From the desert to the sugar cane plantations, from the beaches of the Indian Ocean to the cliffs of the Cape, South Africa covers no less than 1,219,090 km2. The country has a great diversity of landscapes and climates while presenting a relatively simple relief. Its V-shaped coastline forms the southern border of Africa and stretches from Mozambique on the Indian Ocean side to Namibia on the Atlantic Ocean side. In all, there are no less than nine ecosystems that coexist in South Africa, offering completely different landscapes. While crossing regions, one can pass from vast expanses of stones and sand to forests of eucalyptus, or of pines bordering the ocean. From small villages frozen in time to vibrant mega-cities with the feel of an American city, the country is crossed from the bush to the ocean, passing through beautiful mountain ranges and endless vineyards.

Pictures and images South Africa

Qwa-Qwa South African Tourism
Vuvuzela. Mano Africa - iStockphoto.com
Vue aérienne du Cap. AndreaWillmore - iStockphoto
Vue aérienne de Durban. Michaeljung - iStockphoto

The 12 keywords South Africa

1. "Big Five"

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Elephant, lion, rhino, buffalo and leopard make up the famous Big Five. Often among the most difficult animals to see on safari, they are also the most dangerous to hunt. Now protected, they live in national parks such as the Kruger and the country's private reserves, in the heart of magnificent landscapes.

2. Biltong

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The South African speciality that dates back to the time of the Great Trek. At that time, the Boers, who had to conquer distant lands, set out on the great plains. Meat that was not eaten immediately was cut into thin strips and left to dry on the tarpaulins of the wagons. Today, biltong is served as a snack, as an aperitif. We love it!

3. Biodiversity

The country is surprisingly diverse in terms of plant species, thanks to a climate that varies greatly from one region to another. But the prize goes to Cape Town. Protected in the depths of an environment classified as a Unesco heritage site, the region enjoys a Mediterranean climate where an ecosystem called fynbos reigns: 9,000 plant species, half of which are endemic

4. Braai

The braai is sacred to South Africans! White, black, mixed race or Indian, everyone is completely addicted to the barbecue. Raised to the rank of religion, the braai will never be electric. It hosts various meats: boer sausages, beef and ostrich steaks or kudu, all served with plenty of beer.

5. Multiethnic

South Africa has no less than eleven spoken languages, as many different ethnic groups with very strong tribal and European traditions. Apartheid is over, but everyone lives together without mixing, because of the cultural gap. The new generation seems to be a little more mixed, on the campuses and in the new neighbourhoods.

6. Rainbow Nation

The expression "rainbow nation" was coined by Archbishop Desmond Tutu to represent the range of South African nations at the end of apartheid. A metaphorical way of thinking about the cohabitation of groups, juxtaposed in tolerance. The image of colours that do not mix and of inequalities that remain was criticised.

7. Rooibos

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In Afrikaans, rooibos means red bush. It is often called red tea, but it does not contain any theine and can be consumed as an herbal tea without any problem. On the contrary, rooibos has many medicinal virtues against insomnia, but also asthma, allergies, constipation... You will find it in all its forms.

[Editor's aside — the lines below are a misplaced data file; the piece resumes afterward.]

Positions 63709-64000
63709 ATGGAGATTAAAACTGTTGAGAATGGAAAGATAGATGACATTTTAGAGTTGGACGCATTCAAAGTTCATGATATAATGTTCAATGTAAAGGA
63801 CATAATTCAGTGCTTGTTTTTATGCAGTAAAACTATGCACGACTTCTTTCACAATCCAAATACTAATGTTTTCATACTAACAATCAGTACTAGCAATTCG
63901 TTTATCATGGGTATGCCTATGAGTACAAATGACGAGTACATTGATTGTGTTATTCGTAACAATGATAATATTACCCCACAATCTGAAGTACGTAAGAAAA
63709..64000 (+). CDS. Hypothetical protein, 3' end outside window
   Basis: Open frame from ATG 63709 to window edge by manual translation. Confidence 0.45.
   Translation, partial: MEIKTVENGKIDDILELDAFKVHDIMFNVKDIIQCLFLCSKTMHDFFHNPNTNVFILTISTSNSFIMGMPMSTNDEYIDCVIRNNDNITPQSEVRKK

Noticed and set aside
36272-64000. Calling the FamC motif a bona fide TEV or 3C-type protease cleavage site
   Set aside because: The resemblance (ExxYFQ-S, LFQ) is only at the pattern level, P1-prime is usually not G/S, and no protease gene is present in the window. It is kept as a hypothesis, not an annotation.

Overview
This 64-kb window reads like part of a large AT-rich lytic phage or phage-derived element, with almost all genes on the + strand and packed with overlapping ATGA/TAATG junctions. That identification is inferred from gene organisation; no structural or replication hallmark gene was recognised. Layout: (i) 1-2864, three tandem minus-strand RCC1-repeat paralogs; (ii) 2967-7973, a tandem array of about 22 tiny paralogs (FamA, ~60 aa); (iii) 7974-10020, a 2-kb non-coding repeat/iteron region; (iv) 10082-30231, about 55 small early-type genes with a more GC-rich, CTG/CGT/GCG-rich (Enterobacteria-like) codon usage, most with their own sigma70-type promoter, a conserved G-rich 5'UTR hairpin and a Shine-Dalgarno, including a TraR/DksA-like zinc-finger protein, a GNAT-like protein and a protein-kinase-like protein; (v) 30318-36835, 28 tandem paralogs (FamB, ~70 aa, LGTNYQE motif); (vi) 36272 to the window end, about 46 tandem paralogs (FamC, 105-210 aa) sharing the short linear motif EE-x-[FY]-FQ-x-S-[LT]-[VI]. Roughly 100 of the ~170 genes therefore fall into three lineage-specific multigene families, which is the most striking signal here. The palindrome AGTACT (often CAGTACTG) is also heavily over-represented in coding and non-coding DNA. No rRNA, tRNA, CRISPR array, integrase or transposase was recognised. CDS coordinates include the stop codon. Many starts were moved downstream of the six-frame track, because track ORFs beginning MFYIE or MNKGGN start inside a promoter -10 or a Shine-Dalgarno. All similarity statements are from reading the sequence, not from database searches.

8. Wine route

Quality Master - Shutterstock.com.jpg

The wine route was launched in Stellenbosch in the 1970s. Now adopted by other Western Cape wine regions, such as Paarl and Franschhoek, it is a mecca for tourists. Nestled between mountainsides covered with flowers on one side and vineyards on the other, the road is splendid. Along the landscape, you can taste.

9. Sangoma

Sangoma and other healers with magical powers are part of the Zulu, Xhosa and Swazi universe, and are considered to be indispensable interlocutors. The 200,000 traditional "doctors" in South Africa are consulted primarily by 80% of the black population, who are wary of modern medicine. They even have health insurance!

10. Shebeens

Shebeens are to black South Africans what pubs are to the English, taverns to the Bavarians and bars to the French. The name is said to mean "unauthorised drinking establishment". At one time, "white" liquor was forbidden to blacks. This gave rise to underground bars in the townships. Today, they are the place to be

11. Townships

Soweto in Johannesburg and Khayelitsha in Cape Town: these two names are the best known, but hundreds of townships exist on the outskirts of the cities. These neighbourhoods stretch for miles. Small coloured houses built by the government are trying to replace the endless fields of tin shacks

12. Ubuntu

In Bantu parlance,ubuntu is considered a true humanistic and fraternal philosophy, one that fundamentally integrates the "other" into one's success and fulfillment. It is a fundamental concept in the philosophy of reconciliation developed by Desmond Tutu with the abolition of apartheid

You are from here, if...

You consider braai a religion. A successful party is a barbecue party with friends.

You accompany your meals with a good cold beer.

You meet around the traditional boma in the moonlight to remake the world

You go to the shebeens to dance on hip-hop or kwaito rhythms

You don't hang out alone in the streets at nightfall and opt for a taxi or Uber ride home.

You support the local economy by buying responsibly

You keep your best smile in all situations

You get out of the water quickly when a black flag with a shark on it is raised on the beach and an alarm sounds.

You shout lekker! as soon as you find something great

You're tempted by adventures and nature sports: from surfing to mountain biking to hiking